It is becoming highly unlikely the civil unrest in Ferguson will provide an opportunity for a serious evaluation of the militarization of America’s police forces. Instead, the commentariat and its associates have tribalized into typical camps regarding the topic of law and order vs. race relations.
Nevertheless, the issue of a militarized police force is still a serious matter and in need of attention. It seems a shame to squander an opportunity where the massive, militarized, intimidating capabilities of America’s police forces are on display for the entire country to see in favor of a replay of predictable partisan fighting.
The issue is represented by some, crudely, as an either/or situation. Either we need police forces that have a jacked-up assault capacity in case there is civil unrest or we have a police force under-assisted and over-powered, forced to watch as havoc is spread among innocent members of society.
But I believe this is a false dichotomy.
There are no serious arguments being made that we should abandon the current militarization in favor of an anorexic or crippled capacity to respond to civil unrest or violence.
The central issue here is: under what circumstances, if at all, should the capacity for force and intimidation be deployed against the public by the state? And this becomes controversial when one wants to answer that the capacity should be preventative rather than responsive.
Responsive force entails responding to a situation where public safety is being threatened.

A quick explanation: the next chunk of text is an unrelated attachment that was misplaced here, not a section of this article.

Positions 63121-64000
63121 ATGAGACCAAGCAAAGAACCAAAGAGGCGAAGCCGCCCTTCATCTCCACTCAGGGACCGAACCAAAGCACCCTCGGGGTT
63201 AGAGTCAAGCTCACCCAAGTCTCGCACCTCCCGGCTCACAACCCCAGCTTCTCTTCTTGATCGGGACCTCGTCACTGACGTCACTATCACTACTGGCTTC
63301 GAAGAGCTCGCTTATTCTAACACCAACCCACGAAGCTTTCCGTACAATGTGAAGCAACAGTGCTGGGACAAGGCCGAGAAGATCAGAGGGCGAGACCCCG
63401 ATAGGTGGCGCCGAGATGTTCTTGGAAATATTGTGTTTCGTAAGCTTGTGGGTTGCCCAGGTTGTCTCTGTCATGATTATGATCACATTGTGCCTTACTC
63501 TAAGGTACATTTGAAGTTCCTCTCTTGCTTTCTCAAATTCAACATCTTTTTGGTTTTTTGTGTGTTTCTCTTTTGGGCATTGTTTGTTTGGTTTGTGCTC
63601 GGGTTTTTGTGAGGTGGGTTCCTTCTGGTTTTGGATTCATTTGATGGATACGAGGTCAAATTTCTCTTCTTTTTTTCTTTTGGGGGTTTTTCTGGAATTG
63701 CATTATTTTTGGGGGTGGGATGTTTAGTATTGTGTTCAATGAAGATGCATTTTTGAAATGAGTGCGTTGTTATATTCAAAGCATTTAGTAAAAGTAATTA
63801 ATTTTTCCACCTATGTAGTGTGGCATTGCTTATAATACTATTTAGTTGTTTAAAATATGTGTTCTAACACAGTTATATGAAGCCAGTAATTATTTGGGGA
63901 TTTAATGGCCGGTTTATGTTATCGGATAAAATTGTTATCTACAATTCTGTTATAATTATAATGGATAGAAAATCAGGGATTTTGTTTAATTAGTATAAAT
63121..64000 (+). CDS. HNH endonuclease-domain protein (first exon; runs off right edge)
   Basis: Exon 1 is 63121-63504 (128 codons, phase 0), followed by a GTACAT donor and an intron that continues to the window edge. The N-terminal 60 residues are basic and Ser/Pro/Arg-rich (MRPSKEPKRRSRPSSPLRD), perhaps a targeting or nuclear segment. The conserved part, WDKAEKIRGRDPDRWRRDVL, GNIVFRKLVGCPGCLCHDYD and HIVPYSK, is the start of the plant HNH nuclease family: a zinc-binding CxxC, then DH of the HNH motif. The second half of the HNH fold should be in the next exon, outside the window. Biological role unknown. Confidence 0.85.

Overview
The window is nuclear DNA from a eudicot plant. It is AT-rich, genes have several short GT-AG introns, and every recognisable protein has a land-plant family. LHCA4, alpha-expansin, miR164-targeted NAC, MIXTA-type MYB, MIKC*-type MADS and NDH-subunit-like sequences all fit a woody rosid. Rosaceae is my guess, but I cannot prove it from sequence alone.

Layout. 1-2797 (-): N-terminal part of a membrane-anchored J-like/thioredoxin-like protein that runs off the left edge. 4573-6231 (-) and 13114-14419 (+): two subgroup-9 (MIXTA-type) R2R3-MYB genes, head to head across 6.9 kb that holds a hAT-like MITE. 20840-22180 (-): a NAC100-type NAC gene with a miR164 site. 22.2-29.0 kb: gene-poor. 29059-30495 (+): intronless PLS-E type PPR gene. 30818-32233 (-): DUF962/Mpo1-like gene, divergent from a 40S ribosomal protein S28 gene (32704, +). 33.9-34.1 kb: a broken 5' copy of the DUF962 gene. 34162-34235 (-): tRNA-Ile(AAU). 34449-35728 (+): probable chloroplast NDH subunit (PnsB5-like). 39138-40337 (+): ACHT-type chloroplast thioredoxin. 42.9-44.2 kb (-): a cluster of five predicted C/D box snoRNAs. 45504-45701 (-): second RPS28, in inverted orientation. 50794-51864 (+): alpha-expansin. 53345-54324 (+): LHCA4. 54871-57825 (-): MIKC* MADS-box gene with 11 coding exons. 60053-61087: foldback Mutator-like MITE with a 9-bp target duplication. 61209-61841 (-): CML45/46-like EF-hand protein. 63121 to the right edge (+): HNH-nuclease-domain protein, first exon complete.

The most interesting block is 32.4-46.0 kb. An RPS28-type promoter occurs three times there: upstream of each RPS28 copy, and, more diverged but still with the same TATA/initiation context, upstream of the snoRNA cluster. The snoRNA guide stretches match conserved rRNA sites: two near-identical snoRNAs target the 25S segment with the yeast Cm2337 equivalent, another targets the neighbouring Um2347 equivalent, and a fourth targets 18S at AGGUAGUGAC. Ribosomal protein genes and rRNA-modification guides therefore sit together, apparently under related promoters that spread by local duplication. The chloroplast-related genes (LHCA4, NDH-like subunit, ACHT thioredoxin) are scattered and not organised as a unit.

On the other hand, preventative force and intimidation is far more problematic from a civil liberties perspective because it is the police force itself introducing the element of disruption into the civil equation. When a massive force rolls into Ferguson during a peaceful rally in the middle of the day, can we really say this doesn’t result in intimidation, at the least, and antagonism, at the worst? Does the presence of intimidating MRAPs, military-esque rifles, and costumed-up police force have no effect on the public to which it is directed?
And for those inclined to say “yes” there is no effect, I respond: standard gun safety rules dictate that you DO NOT point your gun at something you are not prepared to shoot. Do you really think you have the right to free speech or free assembly when you are, literally, in the state’s crosshairs?
The consequence of such state action is that the free speech is chilled and the right to free assembly is and will continue to be thwarted whenever the state decides it might need to “prevent” a problem. This is a dangerous position for a free society to find itself in because the citizens have ceded their rights to the discretion of the state with the hope the state will not use that power to quash dissent. Perhaps today it is not your free speech or free assembly immediately at risk, but as long as we agree it falls under the purview of the state to dispatch fantastic displays of force with a view toward the prevention of discord, the possibility one day it will be your rights at risk is imminent.